Alan Grayson and Debbie Wasserman Schultz Resource Wasters for GOP
Around the State
Even as Republicans look to expand their majority in Congress, they could fall into the trap of mining for fool’s gold, mistaking conservative passion for voter discontent with two liberal members of the U.S. House.
Republicans would love to knock off Alan Grayson and Debbie Wasserman Schultz in November. But both of those incumbents have done well with fundraising while their Republican opponents simply haven’t kept pace. With both of them sitting in very secure Democratic districts, Grayson and Wasserman Schultz head to November with near insurmountable advantages.
Grayson loves to antagonize Republicans. Back in October, he compared the tea party to the Ku Klux Klan and, in 2010, compared the GOP to the Nazis. In his unsuccessful bid for a second term in 2010, Grayson lashed out at Republican Dan Webster’s evangelical faith, calling him “Taliban Dan” and mocking his religion.
Even though he lost to Webster in 2010 by 18 percent, Grayson quickly bounced back to win a newly drawn congressional seat in 2012 which was much more of a Democratic safehold. Granted 2012 was a Democratic year but Grayson impressed with his big win, destroying Republican Todd Long, 62.5 percent to 37.5 percent. By the end of March, Grayson had brought in $1.4 million -- $1.2 million from individuals -- and had around $380,500 on hand. As one of the wealthiest members of Congress, Grayson should face no problem adding to his coffers and he can always rely on a national network of liberal fans.
Grayson’s three Republican foes simply haven’t kept pace. Carol Platt raised more than $168,000 from individuals and relied on almost $31,800 of her own funds to help her campaign. But Platt has been burning through her cash with $34,530 on hand at the end of March. Jorge Bonilla had more on hand -- almost $39,450 -- but has raised only $88,303 in the campaign so far. Peter Vivaldi was even less impressive, bringing in $24,466 and holding on to less than $1,500 when the first quarter ended. None of them have shown themselves to be able to compete with Grayson in the money chase despite Republican anger toward the congressman.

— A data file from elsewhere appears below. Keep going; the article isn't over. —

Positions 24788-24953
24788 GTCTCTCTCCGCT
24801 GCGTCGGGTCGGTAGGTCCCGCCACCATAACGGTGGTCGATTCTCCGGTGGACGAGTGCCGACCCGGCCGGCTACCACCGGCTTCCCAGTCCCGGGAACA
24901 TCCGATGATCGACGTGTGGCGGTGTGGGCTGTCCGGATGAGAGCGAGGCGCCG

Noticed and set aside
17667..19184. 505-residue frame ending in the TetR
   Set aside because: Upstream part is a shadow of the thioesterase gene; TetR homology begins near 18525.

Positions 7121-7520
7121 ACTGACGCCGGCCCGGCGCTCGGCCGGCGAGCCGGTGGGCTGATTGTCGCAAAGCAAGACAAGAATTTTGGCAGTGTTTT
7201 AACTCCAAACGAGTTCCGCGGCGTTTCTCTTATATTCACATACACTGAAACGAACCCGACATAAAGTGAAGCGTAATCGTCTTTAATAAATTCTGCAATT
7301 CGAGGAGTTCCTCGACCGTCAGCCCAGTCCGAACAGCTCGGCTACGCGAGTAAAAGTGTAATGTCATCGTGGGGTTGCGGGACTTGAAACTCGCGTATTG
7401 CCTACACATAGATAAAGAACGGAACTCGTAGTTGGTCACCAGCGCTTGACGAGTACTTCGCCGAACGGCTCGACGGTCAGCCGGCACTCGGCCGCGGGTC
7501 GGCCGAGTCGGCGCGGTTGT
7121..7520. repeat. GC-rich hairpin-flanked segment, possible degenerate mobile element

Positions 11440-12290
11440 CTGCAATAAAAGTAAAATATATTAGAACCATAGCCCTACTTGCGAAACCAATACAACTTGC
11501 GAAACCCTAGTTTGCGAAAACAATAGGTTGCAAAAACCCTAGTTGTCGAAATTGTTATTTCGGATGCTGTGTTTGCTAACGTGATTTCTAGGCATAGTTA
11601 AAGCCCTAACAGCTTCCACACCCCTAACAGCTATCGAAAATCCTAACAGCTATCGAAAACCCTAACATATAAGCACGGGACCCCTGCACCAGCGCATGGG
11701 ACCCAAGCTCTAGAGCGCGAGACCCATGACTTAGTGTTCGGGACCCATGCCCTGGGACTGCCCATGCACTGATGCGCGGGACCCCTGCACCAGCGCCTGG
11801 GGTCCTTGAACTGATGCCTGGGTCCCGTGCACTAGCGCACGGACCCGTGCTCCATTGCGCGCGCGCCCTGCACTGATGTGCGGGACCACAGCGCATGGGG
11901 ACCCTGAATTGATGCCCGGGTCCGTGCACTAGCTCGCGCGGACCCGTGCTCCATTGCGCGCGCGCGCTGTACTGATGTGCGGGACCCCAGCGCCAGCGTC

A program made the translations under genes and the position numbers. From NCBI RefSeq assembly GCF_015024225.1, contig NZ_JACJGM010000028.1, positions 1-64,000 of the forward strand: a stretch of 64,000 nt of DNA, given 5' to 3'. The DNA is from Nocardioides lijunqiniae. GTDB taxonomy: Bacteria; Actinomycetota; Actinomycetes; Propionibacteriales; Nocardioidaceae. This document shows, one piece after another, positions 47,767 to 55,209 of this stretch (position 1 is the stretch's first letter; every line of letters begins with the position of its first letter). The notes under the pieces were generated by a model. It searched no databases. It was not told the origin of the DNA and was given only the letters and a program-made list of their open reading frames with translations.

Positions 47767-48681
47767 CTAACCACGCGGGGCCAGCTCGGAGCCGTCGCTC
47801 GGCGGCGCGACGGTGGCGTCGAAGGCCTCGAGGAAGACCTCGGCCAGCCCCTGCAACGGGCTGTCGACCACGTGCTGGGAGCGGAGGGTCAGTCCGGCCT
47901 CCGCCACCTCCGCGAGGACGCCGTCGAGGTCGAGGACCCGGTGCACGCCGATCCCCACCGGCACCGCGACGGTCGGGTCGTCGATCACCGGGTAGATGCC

Supporters of the three Republicans insist there will be some factors coming into play in November that can help turn things around. They argue that a Hispanic candidate could help cut into Grayson’s stronghold in the large and growing Puerto Rican population in this Central Florida district. Pointing to 2010, they say Republicans show up to vote more than Democrats during off-year elections. Grayson’s fiery temper and strong personality could always blow up on him.
But these are long shots at best. Grayson is in firm control of this district where Democrats have a strong edge over Republicans in party registration.
Wasserman Schultz has an even higher profile than Grayson, serving as chairwoman of the DNC. But Wasserman Schultz also has an even bigger advantage when it comes to Democrats over Republicans in her district. She doesn’t have Grayson’s wealth but she can also rely on donors all over the country and is much higher in the Democratic pecking order than her colleague.
By the end of March, Wasserman Schultz had raised more than $1.35 million and had almost $557,000 on hand. Having cruised to victory for most of her political life, taking more than 70 percent in elections, Wasserman Schultz suffered a setback in 2010 when she took only 60 percent while Republican Karen Harrington garnered 38 percent. Despite a bunch of noise from conservatives, Wasserman Schultz did better in 2012 after redistricting, expanding her lead over Harrington to 27.5 percent in the rematch.
Joe Kaufman, who lost to Harrington in the primary last time out, is back again. While the FEC is still itemizing most of his funds -- almost $297,775 actually -- he’s brought in more than $112,000 from individuals so far and had $135,778 in the bank by the end of March. Republican primary rival Juan Garcia raised almost $46,600 by the end of March but only had $15,229 on hand. Republicans are already at a disadvantage in this deep blue district and Wasserman Schultz’s fundraising lead only adds to her advantage.
Republicans have their chances to defeat Democratic congressmen in Florida with Joe Garcia and the increasingly secure Patrick Murphy in their sights. The GOP can make a lot of noise against Grayson and Wasserman Schultz -- but the votes and the money simply aren’t there. These two Democrats should face few problems skating to re-election come November.
Tallahassee-based political writer Jeff Henderson wrote this analysis exclusively for Sunshine State News.